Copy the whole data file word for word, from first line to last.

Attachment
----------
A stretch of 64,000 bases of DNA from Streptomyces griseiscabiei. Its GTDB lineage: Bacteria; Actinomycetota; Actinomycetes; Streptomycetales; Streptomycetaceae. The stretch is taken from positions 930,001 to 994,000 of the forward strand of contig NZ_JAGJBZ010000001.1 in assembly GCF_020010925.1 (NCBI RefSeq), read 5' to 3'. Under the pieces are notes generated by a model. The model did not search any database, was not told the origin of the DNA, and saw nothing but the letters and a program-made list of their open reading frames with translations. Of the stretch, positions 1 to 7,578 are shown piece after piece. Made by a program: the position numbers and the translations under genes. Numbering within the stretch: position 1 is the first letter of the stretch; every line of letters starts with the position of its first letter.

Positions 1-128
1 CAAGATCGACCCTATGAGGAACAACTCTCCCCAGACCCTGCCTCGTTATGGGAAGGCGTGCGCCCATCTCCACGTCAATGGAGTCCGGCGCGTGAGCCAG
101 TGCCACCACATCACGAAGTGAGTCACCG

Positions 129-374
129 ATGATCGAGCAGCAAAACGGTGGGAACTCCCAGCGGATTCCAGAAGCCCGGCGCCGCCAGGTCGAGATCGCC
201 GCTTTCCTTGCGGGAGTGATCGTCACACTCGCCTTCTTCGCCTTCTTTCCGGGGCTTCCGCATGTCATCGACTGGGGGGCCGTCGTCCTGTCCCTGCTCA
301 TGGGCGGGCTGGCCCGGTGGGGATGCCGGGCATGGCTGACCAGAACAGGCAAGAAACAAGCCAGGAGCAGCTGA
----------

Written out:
A stretch of 64,000 bases of DNA from Streptomyces griseiscabiei. Its GTDB lineage: Bacteria; Actinomycetota; Actinomycetes; Streptomycetales; Streptomycetaceae. The stretch is taken from positions 930,001 to 994,000 of the forward strand of contig NZ_JAGJBZ010000001.1 in assembly GCF_020010925.1 (NCBI RefSeq), read 5' to 3'. Under the pieces are notes generated by a model. The model did not search any database, was not told the origin of the DNA, and saw nothing but the letters and a program-made list of their open reading frames with translations. Of the stretch, positions 1 to 7,578 are shown piece after piece. Made by a program: the position numbers and the translations under genes. Numbering within the stretch: position 1 is the first letter of the stretch; every line of letters starts with the position of its first letter.

Positions 1-128
1 CAAGATCGACCCTATGAGGAACAACTCTCCCCAGACCCTGCCTCGTTATGGGAAGGCGTGCGCCCATCTCCACGTCAATGGAGTCCGGCGCGTGAGCCAG
101 TGCCACCACATCACGAAGTGAGTCACCG

Positions 129-374
129 ATGATCGAGCAGCAAAACGGTGGGAACTCCCAGCGGATTCCAGAAGCCCGGCGCCGCCAGGTCGAGATCGCC
201 GCTTTCCTTGCGGGAGTGATCGTCACACTCGCCTTCTTCGCCTTCTTTCCGGGGCTTCCGCATGTCATCGACTGGGGGGCCGTCGTCCTGTCCCTGCTCA
301 TGGGCGGGCTGGCCCGGTGGGGATGCCGGGCATGGCTGACCAGAACAGGCAAGAAACAAGCCAGGAGCAGCTGA